My last destination were the three Nanas by the late French artist Niki de Saint Phalle standing beside the river Leine (which is more a brook than a river). These are gigantic female figures with distorted bodies painted in loud colours and child-like patterns. They seem frozen in some kind of dance only they know the music of. They make every onlooker smile. I was disappointed to see them standing forlornly between the river and a busy street. I had just been to an exhibition of artefacts by Niki de Saint Phalle and know how positive their impact can be if they're presented in the right surroundings. First they were a shock for conservative Hannoveraners, now they're one of the landmarks.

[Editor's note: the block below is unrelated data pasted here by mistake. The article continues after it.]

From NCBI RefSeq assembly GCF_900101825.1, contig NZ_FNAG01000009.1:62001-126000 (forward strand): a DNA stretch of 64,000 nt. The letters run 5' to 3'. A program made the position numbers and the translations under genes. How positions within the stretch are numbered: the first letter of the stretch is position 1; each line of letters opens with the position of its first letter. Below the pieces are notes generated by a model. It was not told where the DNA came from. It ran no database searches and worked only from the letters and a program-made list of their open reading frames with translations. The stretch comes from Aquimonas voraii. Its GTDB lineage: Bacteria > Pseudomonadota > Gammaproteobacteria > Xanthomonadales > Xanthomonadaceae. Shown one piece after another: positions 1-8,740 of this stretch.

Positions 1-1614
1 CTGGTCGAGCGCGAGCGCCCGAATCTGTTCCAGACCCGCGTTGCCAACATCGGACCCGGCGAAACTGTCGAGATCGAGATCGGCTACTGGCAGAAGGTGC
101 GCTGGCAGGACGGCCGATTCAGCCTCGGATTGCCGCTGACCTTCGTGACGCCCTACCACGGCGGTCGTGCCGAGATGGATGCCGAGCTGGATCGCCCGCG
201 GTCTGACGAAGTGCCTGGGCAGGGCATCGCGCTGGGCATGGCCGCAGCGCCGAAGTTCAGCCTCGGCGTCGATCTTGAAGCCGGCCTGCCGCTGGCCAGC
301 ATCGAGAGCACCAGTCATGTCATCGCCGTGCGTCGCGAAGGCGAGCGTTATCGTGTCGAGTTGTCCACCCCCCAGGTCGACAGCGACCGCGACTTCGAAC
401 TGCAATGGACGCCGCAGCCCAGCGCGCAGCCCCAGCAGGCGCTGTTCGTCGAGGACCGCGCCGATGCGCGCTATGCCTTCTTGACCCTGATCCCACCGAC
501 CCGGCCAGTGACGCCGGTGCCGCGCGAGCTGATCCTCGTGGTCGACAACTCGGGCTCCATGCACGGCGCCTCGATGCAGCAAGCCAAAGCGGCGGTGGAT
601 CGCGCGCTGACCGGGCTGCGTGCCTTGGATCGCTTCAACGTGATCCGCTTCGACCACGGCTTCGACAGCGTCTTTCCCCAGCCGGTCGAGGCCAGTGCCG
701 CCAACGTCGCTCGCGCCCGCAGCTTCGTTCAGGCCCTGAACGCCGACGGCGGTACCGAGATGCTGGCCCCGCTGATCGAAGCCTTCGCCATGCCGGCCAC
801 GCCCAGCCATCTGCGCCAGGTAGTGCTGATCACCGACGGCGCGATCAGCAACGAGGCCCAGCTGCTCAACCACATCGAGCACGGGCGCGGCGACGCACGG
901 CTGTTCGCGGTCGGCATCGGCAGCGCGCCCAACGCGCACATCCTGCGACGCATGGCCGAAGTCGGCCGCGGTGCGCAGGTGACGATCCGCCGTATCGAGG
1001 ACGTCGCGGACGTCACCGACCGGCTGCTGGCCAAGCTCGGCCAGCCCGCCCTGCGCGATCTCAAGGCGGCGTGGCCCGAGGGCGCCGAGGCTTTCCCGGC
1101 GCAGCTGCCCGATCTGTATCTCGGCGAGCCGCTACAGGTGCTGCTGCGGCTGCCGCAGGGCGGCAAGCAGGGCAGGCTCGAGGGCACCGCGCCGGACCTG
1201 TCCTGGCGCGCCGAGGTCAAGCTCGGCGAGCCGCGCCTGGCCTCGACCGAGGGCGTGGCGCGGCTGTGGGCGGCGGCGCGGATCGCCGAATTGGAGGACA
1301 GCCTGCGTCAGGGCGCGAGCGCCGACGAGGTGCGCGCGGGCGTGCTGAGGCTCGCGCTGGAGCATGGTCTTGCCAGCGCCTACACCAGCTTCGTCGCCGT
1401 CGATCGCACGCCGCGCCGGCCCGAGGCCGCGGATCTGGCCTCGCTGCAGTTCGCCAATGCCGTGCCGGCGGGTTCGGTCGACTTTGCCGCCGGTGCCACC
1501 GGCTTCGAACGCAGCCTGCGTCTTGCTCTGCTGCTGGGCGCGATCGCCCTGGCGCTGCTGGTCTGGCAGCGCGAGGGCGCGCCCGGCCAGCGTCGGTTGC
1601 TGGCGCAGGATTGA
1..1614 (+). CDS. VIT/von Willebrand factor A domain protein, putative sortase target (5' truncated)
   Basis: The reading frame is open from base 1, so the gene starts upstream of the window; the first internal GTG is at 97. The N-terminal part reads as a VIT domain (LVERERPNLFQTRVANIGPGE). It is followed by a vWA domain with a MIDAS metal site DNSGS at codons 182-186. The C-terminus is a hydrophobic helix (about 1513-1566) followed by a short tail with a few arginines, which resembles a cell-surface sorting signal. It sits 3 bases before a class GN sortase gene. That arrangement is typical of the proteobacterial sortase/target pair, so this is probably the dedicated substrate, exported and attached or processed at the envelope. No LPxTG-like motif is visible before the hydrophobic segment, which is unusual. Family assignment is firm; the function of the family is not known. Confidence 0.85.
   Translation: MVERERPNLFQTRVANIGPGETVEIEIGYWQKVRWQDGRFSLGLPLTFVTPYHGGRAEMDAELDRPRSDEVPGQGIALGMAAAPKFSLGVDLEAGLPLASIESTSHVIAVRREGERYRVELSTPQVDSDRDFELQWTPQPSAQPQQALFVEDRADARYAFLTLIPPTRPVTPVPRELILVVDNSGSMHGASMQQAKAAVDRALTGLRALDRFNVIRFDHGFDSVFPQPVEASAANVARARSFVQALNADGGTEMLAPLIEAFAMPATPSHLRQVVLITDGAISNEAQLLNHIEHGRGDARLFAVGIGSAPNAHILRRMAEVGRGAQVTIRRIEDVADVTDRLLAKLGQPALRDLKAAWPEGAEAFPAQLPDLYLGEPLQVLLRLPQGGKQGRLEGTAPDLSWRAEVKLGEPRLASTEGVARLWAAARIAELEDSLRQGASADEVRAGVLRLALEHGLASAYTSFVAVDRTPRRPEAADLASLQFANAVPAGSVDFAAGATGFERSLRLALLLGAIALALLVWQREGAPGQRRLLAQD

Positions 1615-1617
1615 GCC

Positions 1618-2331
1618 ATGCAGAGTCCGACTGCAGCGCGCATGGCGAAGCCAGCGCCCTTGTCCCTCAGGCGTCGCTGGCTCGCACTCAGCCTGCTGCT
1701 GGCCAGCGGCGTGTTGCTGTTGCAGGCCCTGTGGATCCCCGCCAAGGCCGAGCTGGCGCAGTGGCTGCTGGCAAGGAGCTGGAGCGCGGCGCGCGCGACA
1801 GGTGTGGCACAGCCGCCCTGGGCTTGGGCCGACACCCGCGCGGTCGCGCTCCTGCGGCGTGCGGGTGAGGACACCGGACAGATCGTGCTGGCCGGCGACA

Time was up and I returned to the Central Station to continue my journey. I was content with the day, I hadn't imagined to see so much and so many things I liked. There was no time for Herrenhausen, the baroque castle and garden. Maybe next time.
Summary: a day in Hannover, Germany